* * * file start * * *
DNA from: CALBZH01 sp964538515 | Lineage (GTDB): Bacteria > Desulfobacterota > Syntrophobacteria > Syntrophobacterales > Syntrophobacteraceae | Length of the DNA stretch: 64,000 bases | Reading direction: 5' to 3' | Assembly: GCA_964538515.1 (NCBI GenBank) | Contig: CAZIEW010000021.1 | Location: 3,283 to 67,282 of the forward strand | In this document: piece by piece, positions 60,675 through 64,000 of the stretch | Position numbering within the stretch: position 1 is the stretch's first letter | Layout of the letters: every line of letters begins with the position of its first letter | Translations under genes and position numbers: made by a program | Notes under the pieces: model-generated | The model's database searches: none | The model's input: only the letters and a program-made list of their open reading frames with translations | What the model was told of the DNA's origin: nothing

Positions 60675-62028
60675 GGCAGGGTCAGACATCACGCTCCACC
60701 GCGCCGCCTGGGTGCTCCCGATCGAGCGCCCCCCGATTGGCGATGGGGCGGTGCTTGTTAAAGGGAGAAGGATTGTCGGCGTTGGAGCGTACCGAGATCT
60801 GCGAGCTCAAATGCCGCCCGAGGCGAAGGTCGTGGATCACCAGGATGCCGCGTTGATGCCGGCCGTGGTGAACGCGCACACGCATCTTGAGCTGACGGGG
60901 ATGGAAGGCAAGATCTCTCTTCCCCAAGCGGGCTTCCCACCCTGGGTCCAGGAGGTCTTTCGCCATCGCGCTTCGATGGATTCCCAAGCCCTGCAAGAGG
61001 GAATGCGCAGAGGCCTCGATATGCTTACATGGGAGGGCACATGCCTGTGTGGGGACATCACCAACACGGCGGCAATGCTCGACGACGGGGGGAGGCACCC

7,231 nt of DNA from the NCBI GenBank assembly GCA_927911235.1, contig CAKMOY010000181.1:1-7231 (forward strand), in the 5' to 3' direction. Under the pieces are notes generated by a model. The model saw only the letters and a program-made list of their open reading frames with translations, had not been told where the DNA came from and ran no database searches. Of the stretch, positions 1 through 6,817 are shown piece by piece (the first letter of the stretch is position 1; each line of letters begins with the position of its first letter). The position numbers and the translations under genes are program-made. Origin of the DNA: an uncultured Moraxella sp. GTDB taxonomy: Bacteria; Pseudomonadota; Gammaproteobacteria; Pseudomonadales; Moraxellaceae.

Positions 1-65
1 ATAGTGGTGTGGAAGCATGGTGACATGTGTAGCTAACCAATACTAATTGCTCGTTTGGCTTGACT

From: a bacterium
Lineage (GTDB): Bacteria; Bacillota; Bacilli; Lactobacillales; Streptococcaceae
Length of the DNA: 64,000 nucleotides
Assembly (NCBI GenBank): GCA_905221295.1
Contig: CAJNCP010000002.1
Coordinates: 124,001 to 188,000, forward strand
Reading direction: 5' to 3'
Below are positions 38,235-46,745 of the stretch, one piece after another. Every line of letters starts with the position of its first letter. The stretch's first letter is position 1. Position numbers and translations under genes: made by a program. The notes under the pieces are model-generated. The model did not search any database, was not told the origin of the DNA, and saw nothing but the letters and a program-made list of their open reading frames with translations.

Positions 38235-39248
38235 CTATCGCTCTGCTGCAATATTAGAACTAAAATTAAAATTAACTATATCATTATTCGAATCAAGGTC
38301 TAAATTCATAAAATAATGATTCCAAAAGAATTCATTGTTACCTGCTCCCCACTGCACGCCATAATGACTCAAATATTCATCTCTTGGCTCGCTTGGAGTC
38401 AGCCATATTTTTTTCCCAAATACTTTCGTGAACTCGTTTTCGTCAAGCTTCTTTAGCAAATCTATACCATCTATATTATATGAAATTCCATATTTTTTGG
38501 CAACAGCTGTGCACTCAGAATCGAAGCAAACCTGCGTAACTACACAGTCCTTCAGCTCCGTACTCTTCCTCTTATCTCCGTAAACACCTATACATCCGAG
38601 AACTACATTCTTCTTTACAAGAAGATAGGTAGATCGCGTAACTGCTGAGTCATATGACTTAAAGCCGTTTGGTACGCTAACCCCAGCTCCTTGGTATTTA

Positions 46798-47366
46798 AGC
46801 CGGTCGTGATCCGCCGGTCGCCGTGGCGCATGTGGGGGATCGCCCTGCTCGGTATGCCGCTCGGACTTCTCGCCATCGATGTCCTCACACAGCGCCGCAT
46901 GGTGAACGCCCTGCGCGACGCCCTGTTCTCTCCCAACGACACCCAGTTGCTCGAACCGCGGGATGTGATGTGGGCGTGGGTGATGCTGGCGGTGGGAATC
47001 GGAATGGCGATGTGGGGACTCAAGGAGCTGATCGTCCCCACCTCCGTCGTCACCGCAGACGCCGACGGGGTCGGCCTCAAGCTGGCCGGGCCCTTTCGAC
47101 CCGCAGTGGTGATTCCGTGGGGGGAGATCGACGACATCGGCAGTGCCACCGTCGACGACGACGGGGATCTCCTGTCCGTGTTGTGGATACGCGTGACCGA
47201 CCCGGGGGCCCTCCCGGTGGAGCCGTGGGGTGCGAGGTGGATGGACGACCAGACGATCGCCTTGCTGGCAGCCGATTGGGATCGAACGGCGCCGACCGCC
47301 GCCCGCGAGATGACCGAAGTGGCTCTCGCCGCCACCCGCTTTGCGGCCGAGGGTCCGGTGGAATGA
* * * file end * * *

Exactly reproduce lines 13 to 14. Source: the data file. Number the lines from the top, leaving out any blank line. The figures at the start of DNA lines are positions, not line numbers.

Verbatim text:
Length of the DNA: 64,000 nucleotides
Assembly (NCBI GenBank): GCA_905221295.1